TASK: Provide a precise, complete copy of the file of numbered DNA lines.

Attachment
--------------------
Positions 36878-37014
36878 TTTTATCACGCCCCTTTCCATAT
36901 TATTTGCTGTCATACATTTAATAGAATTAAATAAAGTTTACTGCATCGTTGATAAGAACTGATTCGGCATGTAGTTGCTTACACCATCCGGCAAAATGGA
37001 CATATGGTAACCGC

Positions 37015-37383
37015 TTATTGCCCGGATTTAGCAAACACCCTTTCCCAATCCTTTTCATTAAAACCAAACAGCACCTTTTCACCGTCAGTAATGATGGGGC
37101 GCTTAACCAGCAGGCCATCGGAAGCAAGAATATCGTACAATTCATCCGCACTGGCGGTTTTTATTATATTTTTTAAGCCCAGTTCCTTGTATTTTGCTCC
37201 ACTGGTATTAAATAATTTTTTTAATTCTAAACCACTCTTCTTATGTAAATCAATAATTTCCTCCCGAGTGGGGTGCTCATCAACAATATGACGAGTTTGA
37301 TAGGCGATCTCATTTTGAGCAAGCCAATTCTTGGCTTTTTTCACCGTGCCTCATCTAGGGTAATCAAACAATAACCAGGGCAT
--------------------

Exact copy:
Positions 36878-37014
36878 TTTTATCACGCCCCTTTCCATAT
36901 TATTTGCTGTCATACATTTAATAGAATTAAATAAAGTTTACTGCATCGTTGATAAGAACTGATTCGGCATGTAGTTGCTTACACCATCCGGCAAAATGGA
37001 CATATGGTAACCGC

Positions 37015-37383
37015 TTATTGCCCGGATTTAGCAAACACCCTTTCCCAATCCTTTTCATTAAAACCAAACAGCACCTTTTCACCGTCAGTAATGATGGGGC
37101 GCTTAACCAGCAGGCCATCGGAAGCAAGAATATCGTACAATTCATCCGCACTGGCGGTTTTTATTATATTTTTTAAGCCCAGTTCCTTGTATTTTGCTCC
37201 ACTGGTATTAAATAATTTTTTTAATTCTAAACCACTCTTCTTATGTAAATCAATAATTTCCTCCCGAGTGGGGTGCTCATCAACAATATGACGAGTTTGA
37301 TAGGCGATCTCATTTTGAGCAAGCCAATTCTTGGCTTTTTTCACCGTGCCTCATCTAGGGTAATCAAACAATAACCAGGGCAT